Marlon Brando led the Black Rebel Motorcycle Club gang through the blasted California landscape, crisscrossing the desert wasteland on bikes, leaving tire tracks like scars. The Black Rebel Motorcycle Club band has similarly torn up San Francisco, leaving a cloud of methane, dust and deafening feedback in its wake.
In 1995, Robert Turner and Peter Hayes came together through a predilection for early ’90s UK rock. They pursued separate careers, planning to come back together if their various projects didn’t pan out. That happened in 1998 when the duo picked up drummer Nick Jago and played gigs under the name the Elements. Finding that name to be as commonplace as a broken-down showgirl in Vegas, the band pilfered the coveted and feared epithet from The Wild One and began crafting its sound.
The culmination of the effort is B.R.M.C., the band’s first studio album. The most striking aspect of the album is that, for a band from California, it sounds, well, very British. While the band has taken some heat for it, I see no reason to criticize. The truth is, singing with a British accent, affectation or not, makes you sound like a badass. Nothing wrong with that.
Hayes’ and Turner’s ethereal voices sound as if they have been mercilessly thrown into the ocean; they sing as if to fight, to flail their limbs against the undertow. Their guitar work is impressive, wielding fuzz and static like a dominatrix wields whips. The album’s highlights include “The Rifles,” an Oasis-esque tune, preformed with a little Thorazine shuffle — the psychedelia toned down and the guitars hollowed and deconstructed. “White Palms” is an ominous letter to Jesus that reads like a head butt. Through the staccato guitar roar, a plaintive voice is heard crying, “Jesus won’t take me back/Jesus gonna steal my soul/Jesus gonna make me pay/Never should have run away.” And the cathartic roar of “Red Eyes and Tears” is evocative of Iggy Pop’s guitar-glistened rages.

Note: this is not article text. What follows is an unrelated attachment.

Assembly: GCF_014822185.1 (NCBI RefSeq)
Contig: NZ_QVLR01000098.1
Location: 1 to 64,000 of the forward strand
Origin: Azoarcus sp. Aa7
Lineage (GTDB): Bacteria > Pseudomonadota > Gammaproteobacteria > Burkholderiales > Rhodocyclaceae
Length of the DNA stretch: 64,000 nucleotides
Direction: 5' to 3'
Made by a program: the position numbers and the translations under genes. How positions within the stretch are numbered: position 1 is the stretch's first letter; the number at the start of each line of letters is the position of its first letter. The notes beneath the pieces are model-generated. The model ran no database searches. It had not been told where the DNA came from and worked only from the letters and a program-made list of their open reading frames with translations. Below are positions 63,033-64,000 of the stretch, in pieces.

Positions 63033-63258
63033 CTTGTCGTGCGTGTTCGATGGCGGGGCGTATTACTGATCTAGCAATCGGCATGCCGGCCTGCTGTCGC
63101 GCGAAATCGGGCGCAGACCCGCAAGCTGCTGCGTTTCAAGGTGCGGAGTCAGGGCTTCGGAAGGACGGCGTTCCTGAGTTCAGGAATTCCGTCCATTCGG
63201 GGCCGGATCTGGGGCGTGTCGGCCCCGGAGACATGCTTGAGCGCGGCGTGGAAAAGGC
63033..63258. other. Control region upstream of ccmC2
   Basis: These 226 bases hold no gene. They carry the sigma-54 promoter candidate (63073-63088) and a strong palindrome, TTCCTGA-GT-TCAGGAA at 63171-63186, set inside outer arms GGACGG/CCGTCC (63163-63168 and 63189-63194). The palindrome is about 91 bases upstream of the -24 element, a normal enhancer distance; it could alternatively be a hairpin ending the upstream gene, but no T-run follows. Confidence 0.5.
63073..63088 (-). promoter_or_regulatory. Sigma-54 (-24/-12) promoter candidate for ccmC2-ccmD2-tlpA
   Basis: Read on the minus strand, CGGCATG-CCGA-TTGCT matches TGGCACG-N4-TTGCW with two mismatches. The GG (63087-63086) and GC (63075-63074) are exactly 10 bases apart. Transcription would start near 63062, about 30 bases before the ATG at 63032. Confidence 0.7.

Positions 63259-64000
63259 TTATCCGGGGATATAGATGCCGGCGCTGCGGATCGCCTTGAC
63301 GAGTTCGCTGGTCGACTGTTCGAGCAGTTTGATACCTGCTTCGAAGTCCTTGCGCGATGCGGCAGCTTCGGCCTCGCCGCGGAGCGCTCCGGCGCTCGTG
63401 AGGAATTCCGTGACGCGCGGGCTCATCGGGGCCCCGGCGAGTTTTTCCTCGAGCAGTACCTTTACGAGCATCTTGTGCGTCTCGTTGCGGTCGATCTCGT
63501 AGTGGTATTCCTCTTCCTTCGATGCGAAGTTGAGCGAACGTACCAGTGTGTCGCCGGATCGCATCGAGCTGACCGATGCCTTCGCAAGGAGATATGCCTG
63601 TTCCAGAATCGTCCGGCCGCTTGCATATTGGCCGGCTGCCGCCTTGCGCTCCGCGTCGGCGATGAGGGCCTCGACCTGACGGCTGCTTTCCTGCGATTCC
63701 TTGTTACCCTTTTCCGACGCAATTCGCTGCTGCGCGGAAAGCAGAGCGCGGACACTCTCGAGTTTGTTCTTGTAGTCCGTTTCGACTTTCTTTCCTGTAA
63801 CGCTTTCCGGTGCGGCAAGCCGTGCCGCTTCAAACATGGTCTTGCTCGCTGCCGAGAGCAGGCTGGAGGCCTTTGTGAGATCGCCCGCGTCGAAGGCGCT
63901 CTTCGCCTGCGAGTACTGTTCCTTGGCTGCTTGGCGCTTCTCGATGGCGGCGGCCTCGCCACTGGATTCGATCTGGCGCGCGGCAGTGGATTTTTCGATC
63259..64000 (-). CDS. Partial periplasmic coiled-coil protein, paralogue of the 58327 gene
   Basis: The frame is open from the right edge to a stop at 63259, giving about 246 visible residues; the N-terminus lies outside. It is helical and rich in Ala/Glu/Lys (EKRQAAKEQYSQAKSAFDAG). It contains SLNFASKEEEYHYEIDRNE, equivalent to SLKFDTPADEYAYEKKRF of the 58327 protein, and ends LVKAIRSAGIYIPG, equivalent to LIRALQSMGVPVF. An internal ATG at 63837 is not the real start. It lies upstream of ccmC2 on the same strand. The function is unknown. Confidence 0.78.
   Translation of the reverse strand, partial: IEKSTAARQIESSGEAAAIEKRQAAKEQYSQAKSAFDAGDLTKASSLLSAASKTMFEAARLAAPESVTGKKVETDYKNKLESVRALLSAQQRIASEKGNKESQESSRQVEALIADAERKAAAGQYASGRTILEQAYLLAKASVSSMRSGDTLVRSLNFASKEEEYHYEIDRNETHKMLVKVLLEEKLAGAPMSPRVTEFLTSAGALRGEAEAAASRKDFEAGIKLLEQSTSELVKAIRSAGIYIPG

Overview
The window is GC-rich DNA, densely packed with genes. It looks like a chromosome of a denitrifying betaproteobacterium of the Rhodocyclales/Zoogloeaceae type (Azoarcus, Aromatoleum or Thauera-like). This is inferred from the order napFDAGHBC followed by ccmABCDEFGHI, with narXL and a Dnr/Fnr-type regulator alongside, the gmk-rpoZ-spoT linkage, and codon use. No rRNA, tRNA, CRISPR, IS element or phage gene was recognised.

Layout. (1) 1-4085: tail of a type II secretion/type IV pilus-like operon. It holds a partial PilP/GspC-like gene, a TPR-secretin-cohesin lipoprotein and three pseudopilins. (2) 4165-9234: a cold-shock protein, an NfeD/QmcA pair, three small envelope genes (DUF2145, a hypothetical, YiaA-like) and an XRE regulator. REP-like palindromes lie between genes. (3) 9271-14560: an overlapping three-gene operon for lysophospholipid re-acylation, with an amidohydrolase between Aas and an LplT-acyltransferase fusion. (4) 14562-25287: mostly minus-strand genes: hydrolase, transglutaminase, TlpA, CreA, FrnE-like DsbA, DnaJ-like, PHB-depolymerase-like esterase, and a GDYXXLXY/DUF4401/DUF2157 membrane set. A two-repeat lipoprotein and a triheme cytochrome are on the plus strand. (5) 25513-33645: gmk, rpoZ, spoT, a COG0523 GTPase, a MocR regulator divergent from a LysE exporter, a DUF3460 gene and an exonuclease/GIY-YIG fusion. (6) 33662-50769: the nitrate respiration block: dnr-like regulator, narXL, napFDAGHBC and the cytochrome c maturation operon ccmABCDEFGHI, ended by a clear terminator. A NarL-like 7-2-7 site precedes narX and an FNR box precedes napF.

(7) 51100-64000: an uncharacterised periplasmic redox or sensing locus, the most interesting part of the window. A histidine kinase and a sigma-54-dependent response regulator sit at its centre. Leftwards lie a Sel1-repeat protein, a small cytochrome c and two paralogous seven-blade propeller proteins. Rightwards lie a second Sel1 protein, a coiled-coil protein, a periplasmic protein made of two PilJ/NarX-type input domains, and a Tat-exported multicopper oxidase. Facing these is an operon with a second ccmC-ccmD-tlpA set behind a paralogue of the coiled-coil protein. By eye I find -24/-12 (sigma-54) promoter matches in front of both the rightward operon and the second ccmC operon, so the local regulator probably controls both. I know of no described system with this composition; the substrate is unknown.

Throughout B.R.M.C., guitars growl through feedback like a chainsaw spewing sparks and gasoline. However, while the lyrics are interesting and mournful, they arrive nowhere near the efforts of their predecessors. They just whine when compared to Patti Smith’s Rimbaudian moans or the Jesus and Mary Chain’s infective sobs. Hayes’ and Turners’ harmonies are blissful, a little too blissful, intertwining voices that are constantly in danger of nodding off at the wheel. The songs are catchy, but not as addictive as the bubble-gum, black-tar heroin, playfully propagandic pop ballads of today. But maybe that’s not such a bad thing.
B.R.M.C performs May 9 at Gold Dollar, 3129 Cass in Detroit. Call 313-833-6873.
E-mail Joshua Gross at firstname.lastname@example.org.